If you are wondering who to vote for for “prettiest hair” or “best sniffer,” look no further, because Tosha the service dog has got what it takes.
The beloved chocolate lab earned her spot in Gravette Upper Elementary School’s yearbook early this November after she saved a fifth grade boy that was having a seizure.
Tosha attends school each day to accompany and protect fifth-grader, Treyton Hudson who has a rare form of epilepsy. When Hudson started seizing a few weeks ago, Tosha was by his side and ready to take action. She began barking to alert school staff who immediately acquired medical personnel to save the boy. The Arkansas school recognized Tosha’s courageous and life-saving acts with a place next to her boy in the school yearbook.
With hundreds of service dogs saving the lives of young people daily, Tosha is not the first to pose for a school photo. Andrew “A.J.” Schalk’s service dog, Alpha, enjoyed his time in front of the camera after doing a job well done.
Alpha assists A.J., who suffers from Type 1 diabetes and can alert the teenager up to 40 minutes before his blood sugar becomes dangerously low or high. For providing much needed assistance to the 16-year old each day, Alpha was not only featured in the Stafford High School yearbook but also got his own student I.D.
Service dogs are trained to help a variety of people and perform various tasks. Some are used to help visually impaired or disabled people, others assist organizations and use their skills to help teach and bring joy to others. Two-year old golden retriever, Shetland is a clinical instructor at the Uniformed Services University of the Health Sciences where military health professionals are trained. As a clinical instructor, or “helper during clinical practice training,” Shetland has been taught to hug on command, pick up small fallen objects, and carry around a basket full of candy for medical and graduate students who are in need of a study break.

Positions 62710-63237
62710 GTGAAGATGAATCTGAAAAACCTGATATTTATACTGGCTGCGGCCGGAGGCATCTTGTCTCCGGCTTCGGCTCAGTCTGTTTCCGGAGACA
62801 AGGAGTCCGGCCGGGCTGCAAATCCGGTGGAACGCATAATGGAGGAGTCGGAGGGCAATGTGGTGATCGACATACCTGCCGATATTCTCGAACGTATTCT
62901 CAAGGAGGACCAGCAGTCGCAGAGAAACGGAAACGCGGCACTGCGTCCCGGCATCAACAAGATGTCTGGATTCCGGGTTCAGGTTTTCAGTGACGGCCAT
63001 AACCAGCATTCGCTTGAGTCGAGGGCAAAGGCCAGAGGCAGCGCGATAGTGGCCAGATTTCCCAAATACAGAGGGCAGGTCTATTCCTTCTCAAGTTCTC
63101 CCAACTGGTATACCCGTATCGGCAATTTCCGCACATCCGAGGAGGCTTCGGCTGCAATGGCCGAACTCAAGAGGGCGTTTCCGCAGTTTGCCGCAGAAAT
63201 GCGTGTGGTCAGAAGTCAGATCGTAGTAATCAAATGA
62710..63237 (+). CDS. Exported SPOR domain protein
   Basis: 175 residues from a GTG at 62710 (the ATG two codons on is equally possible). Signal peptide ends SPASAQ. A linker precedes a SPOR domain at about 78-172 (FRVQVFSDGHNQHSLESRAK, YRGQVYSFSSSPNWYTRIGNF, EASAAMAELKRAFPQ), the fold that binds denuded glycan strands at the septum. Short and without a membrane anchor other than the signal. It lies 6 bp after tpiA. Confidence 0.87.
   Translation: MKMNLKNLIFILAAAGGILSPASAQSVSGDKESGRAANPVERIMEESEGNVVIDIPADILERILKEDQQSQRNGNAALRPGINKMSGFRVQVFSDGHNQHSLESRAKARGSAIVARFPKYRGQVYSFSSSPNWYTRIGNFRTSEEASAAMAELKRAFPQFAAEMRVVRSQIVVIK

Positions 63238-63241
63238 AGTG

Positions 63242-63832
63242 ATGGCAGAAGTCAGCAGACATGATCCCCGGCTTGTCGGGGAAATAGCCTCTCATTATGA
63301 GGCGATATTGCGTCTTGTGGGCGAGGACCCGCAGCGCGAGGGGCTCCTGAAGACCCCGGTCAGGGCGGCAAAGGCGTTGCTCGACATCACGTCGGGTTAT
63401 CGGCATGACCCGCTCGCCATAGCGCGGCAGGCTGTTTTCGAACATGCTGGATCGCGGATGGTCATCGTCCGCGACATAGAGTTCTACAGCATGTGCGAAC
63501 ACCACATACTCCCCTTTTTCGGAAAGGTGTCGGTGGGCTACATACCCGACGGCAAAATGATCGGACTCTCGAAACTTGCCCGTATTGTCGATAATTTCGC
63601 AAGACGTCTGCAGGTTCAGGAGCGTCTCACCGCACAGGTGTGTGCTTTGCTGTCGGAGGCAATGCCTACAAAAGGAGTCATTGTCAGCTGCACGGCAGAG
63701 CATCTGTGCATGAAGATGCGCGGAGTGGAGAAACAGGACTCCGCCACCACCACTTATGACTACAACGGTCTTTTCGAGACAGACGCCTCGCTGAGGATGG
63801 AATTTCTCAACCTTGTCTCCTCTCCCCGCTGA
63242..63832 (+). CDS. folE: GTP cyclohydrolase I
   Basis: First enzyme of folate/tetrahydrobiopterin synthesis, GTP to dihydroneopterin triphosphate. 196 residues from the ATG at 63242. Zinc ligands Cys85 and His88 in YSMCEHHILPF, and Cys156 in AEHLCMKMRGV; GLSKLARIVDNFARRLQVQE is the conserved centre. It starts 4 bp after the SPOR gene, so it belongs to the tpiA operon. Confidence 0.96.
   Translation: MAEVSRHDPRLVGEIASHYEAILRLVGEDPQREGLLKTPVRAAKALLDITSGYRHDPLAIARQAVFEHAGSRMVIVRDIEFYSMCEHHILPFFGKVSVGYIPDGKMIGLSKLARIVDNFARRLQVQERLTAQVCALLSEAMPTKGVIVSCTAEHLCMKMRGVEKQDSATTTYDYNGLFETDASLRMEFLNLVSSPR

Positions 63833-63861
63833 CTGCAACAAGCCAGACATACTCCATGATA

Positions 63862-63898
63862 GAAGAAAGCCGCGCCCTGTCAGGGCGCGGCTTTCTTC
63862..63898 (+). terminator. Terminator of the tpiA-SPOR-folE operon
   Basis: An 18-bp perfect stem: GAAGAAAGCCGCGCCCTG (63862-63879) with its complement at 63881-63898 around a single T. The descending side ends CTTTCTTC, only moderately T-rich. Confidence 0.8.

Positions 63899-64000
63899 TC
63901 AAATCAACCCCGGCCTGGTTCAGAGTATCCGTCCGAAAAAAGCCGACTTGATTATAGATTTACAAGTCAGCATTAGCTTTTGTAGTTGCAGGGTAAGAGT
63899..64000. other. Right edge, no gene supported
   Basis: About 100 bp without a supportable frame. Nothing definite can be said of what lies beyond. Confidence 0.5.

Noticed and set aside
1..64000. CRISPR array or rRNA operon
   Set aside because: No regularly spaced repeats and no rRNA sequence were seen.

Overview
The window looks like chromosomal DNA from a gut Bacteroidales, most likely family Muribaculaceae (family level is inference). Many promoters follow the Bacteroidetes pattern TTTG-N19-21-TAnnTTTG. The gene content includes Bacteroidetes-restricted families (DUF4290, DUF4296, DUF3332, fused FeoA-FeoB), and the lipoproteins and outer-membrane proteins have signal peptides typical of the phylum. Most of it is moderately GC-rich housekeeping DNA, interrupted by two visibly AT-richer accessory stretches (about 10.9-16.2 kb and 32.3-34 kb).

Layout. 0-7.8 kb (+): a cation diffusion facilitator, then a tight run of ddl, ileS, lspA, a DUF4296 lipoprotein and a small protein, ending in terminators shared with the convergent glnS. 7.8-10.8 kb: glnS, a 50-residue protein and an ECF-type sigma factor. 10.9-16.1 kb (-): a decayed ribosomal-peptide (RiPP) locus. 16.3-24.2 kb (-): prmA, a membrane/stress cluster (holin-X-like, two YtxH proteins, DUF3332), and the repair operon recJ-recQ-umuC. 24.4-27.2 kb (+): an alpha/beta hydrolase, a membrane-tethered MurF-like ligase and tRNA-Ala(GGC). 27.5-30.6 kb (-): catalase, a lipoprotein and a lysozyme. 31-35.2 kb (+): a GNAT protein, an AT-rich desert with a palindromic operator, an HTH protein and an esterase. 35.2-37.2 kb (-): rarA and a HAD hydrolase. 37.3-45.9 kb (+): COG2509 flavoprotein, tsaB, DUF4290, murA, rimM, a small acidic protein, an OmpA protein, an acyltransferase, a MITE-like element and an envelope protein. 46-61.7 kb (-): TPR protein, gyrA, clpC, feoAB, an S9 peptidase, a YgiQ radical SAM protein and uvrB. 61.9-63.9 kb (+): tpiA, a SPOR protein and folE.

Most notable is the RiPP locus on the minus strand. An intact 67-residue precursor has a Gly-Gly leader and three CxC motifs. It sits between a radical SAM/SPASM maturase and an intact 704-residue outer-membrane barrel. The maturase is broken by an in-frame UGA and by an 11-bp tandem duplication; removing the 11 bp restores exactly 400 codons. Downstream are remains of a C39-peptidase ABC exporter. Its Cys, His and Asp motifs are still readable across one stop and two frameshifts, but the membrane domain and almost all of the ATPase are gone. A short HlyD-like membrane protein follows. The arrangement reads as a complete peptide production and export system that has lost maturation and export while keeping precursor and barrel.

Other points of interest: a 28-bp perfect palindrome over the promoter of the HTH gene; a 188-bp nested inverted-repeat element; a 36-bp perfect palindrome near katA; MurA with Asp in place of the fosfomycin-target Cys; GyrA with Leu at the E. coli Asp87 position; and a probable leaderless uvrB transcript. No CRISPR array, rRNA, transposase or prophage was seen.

Shetland and the other helper dogs on campus visit and interact with patients and help bring a smile to them and their family members. For all of Shetland’s hard work, the young pup was promoted to lieutenant commander for the navy where he will continue to teach the health professionals-in-training “the value of animal-assisted therapy.”
Tosha, Alpha, Shetland and all the other service dogs around the world are required to undergo a strict training process before they are allowed a human companion to help out.
To become a certified service dog, each “good boy” must undergo a minimum of 120 hours of training from an organization such as Assistance Dogs International or the International Association of Assistance Dog Partners. This training process typically lasts about a year and a half to two years. Throughout these 24 months, the service dogs-in-training learn how to stay focused and follow commands.
They are trained to concentrate on their owner and nothing else. When food is nearby and available, service dogs know to ignore it instead of attempting to grab it which may result in harm to their owner. If bystanders try to pet a service dog or offer them food or there are dogs playing nearby, a service dog is taught to disregard the commotion and stay centered on helping their owner.
With all the work service dogs do and lives they save, their photo in the yearbook of the school they attend every day and the promotions they have been waiting for are well deserved. The intense training of each service dog is clearly paying off but there is one thing they may need more training in: posing for photos!